Atrial fibrillation is the most common arrhythmia afflicting elderly patients, particularly those with rheumatic or hypertensive heart disease, congestive heart failure, or coronary artery disease (CAD).* While there is persistent debate about the best management strategies for atrial fibrillation (eg, cardioversion versus rate control and chronic anticoagulation), there is also interest in preventive measures. In this issue of Cardiology Review, Young-Xu and Ravid (page 20) review an observational study they conducted in 449 patients with CAD. They hypothesized that because of the efficacy of HMG-CoA reductase inhibitors (statins) in primary and secondary prevention of CAD and because of shared risk factors for CAD and atrial fibrillation, statin therapy might reduce the incidence of atrial fibrillation.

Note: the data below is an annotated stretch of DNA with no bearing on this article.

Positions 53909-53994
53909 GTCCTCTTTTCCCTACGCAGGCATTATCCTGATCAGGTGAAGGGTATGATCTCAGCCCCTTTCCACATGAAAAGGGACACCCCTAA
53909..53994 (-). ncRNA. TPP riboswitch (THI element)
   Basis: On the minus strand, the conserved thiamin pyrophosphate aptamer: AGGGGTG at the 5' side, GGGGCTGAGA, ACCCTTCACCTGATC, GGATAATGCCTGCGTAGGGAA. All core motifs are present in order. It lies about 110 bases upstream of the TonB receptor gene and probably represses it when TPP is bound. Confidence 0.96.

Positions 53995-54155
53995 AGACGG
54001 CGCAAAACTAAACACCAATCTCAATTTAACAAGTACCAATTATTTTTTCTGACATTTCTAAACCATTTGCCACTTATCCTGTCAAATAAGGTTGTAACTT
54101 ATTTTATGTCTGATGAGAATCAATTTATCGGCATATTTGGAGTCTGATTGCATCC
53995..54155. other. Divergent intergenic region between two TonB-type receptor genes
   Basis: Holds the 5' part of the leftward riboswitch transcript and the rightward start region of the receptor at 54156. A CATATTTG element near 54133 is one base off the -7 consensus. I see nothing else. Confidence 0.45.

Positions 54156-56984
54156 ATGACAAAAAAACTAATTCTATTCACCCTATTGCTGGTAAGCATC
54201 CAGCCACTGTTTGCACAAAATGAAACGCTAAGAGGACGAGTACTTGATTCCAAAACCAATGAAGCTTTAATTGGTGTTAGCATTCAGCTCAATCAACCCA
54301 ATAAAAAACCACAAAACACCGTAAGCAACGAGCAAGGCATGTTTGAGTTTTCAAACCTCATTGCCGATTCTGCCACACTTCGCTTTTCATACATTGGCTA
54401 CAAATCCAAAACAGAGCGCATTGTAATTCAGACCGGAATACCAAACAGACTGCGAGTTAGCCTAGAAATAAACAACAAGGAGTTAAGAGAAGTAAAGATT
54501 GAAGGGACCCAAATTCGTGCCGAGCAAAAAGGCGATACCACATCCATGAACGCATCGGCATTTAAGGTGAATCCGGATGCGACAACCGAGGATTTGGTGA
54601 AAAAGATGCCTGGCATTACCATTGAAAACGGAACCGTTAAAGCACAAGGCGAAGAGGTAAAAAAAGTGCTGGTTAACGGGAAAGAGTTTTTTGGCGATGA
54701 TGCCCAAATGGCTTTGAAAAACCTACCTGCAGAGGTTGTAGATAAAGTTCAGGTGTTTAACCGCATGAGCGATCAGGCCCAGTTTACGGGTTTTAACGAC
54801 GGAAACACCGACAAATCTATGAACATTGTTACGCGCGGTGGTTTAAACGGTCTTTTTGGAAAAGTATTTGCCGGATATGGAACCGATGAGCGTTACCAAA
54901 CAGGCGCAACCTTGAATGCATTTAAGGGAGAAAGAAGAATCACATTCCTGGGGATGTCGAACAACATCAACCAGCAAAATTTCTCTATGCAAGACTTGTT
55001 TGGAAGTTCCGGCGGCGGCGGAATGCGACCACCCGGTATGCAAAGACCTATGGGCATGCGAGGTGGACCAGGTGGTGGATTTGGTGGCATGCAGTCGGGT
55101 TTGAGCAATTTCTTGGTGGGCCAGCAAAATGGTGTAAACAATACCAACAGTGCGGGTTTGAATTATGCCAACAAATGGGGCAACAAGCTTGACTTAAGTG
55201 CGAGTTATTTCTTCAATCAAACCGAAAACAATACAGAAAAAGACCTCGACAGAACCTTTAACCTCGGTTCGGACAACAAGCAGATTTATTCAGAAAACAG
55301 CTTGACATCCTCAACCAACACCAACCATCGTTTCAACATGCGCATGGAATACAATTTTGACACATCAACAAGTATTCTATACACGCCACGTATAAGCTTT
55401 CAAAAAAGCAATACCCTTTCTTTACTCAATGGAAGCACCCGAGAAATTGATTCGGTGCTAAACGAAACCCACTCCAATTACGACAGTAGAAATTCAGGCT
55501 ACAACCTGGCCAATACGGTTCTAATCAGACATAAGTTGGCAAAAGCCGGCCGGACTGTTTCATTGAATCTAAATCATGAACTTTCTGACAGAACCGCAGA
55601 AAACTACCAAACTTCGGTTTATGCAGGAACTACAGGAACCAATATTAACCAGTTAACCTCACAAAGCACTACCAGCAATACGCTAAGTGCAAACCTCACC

The key finding of the study was a reduction in the incidence of atrial fibrillation by more than half in statin users compared with nonusers (18% versus 37% per 1,000 person-years). There appears to be a modest correlation between serum cholesterol reduction and the relative risk of atrial fibrillation (see table 2, page 23), which does not hold up in a multivariate model, however. Analysis of total exposure to statins versus risk of atrial fibrillation suggests a weak dose-response relationship, although the confidence intervals for the four patient groups are of borderline significance. The mechanisms through which statins could affect the incidence of atrial fibrillation are unclear. The authors interpret their data as suggesting that it is independent of the cholesterol-lowering ability of statins. Whether anti-inflammatory effects, modulation of autonomic activity, or other as yet unidentified effects play a role remains to be determined. There are potential concerns in an observational study such as this, which the authors strive to identify and exclude. For example, the statin users were significantly younger and more likely to be taking beta blocking agents than nonusers, potentially influencing the outcome. In addition, it can be difficult to diagnose transient, asymptomatic atrial fibrillation. Because of these considerations, as well as the potential impact of statin therapy on risk of atrial fibrillation, a future prospective trial would be warranted. This could corroborate the findings of the present study and provide data on morbidity and mortality. Furthermore, a formal trial could be designed to elucidate the potential mechanism(s) whereby statins lower the risk of atrial fibrillation.